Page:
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West Nile outbreak could be worst of all time in US, says CDC
Sixty-six lives have been lost to the West Nile virus since the beginning of 2012, and almost 1,600 Americans are reported to have contracted the insect-borne illness, the Centers for Disease Control and Prevention (CDC) has said. These numbers have exploded in recent weeks. As recently as August 14, only 700 cases had been reported, with fewer than 20 deaths.
Texas has been the epicenter of this upsurge, with nearly half of the total number of infections being registered in the state where Austin Immediate Care is located. The only three states that have yet to report any cases are Vermont, Alaska, and Hawaii. According to CBS, New York state and Minnesota confirmed their first deaths due to West Nile virus complications as of August 21, and twelve other cases have been reported in the Empire state of Western New York Immediate Care. Meanwhile, 43 people have been diagnosed with West Nile virus in Ohio, and 98 have been diagnoses in Mississippi.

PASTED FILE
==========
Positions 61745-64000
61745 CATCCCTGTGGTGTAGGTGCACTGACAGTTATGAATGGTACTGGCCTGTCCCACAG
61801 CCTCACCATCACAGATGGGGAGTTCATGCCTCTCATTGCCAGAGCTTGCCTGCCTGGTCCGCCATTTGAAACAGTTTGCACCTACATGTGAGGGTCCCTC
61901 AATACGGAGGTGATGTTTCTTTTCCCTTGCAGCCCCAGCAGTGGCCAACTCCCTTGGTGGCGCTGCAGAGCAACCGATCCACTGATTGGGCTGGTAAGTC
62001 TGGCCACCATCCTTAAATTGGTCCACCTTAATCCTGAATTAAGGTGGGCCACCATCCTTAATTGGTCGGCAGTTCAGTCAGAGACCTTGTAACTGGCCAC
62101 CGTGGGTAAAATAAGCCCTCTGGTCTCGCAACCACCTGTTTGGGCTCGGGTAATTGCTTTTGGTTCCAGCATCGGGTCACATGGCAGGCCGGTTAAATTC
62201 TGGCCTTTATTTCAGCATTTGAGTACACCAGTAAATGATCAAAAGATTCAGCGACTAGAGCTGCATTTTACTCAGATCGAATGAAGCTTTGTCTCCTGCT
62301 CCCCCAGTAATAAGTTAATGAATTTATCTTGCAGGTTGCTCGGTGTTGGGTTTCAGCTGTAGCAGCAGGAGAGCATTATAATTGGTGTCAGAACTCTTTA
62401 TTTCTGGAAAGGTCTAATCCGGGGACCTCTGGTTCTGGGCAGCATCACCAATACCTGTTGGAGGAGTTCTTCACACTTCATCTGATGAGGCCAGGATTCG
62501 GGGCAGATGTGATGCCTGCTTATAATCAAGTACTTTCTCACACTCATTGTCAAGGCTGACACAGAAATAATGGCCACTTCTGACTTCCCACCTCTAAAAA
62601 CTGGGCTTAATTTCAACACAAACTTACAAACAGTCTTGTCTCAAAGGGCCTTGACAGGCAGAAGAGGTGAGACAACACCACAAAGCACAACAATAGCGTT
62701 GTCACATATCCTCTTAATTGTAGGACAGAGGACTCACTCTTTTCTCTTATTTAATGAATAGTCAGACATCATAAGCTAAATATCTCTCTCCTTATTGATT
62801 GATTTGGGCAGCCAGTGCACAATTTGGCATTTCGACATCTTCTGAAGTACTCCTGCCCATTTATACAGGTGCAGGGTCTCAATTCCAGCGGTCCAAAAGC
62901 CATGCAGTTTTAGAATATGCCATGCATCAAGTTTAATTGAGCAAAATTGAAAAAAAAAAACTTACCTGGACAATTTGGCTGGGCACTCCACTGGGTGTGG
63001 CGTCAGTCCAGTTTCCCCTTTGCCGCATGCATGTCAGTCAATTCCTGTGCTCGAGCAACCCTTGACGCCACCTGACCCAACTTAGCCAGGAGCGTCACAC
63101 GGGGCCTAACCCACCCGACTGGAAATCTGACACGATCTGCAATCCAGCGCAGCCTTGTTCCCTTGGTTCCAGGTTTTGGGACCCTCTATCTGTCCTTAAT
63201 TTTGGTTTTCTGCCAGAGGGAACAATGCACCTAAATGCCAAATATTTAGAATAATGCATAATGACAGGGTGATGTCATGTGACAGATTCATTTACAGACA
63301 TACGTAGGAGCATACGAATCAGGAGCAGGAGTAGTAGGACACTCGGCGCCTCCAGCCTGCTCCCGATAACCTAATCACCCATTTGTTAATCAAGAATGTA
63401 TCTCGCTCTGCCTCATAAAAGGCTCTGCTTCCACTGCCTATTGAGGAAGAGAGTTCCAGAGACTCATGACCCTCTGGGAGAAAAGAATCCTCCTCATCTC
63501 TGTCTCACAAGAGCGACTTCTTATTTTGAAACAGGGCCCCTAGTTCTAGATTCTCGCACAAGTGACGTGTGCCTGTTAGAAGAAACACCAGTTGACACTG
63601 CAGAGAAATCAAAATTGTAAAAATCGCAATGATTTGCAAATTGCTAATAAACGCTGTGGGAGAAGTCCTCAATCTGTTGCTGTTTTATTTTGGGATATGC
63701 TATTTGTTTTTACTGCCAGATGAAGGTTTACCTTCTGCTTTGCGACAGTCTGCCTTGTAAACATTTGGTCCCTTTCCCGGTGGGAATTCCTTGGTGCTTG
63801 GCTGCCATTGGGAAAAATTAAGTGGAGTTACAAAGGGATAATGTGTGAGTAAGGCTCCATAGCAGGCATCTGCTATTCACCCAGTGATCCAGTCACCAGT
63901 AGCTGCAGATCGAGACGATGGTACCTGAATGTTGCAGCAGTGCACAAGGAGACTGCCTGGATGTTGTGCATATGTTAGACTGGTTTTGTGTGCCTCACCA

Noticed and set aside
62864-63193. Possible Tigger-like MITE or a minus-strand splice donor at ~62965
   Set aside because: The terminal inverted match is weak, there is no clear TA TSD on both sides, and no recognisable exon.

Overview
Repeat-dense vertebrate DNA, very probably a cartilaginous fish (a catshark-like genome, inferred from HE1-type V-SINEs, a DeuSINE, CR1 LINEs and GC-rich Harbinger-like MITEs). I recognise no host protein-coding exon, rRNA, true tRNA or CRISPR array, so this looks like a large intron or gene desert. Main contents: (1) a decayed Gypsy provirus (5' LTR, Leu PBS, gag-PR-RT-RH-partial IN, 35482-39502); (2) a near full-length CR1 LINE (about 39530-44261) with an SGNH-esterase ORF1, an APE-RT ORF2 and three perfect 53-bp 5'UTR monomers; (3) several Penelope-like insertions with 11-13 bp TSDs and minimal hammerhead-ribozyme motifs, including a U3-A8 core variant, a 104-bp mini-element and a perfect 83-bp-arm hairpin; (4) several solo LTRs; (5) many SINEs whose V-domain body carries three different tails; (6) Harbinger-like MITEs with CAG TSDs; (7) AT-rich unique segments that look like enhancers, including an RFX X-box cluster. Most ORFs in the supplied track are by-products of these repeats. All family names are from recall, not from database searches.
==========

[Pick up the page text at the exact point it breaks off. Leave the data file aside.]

The causes of this summer's quick rise in West Nile infections, a tropical disease that is transferred from birds to mosquitoes to humans, relate to weather patterns, according to a story from Time Science and Space. The theory is that the mild winter didn't kill as many mosquitoes as it usually does, while the summer's heat waves have sped up the insects' life-cycle, increasing the quantity of West Nile virus in their saliva.
"The peak of West Nile virus epidemics usually occurs in mid-August, but it takes a couple of weeks for people to get sick, go to the doctor, and get reported. Thus, we expect many more cases to occur," said Lyle Petersen, director of the CDC's Vector-Borne Infectious Disease Division, quoted by CNN.
The CDC has stated that 80 percent of West Nile virus infections are asymptomatic. On the opposite end of the spectrum, rare cases can result in brain damage and possibly death. The Texas state government has begun combating the epidemic with insecticide sprays, and the CDC says people trying to ensure their safety can protect themselves by wearing bug spray, protective clothing, and staying indoors at night when mosquitoes are most active.
Categories: Health and Wellness
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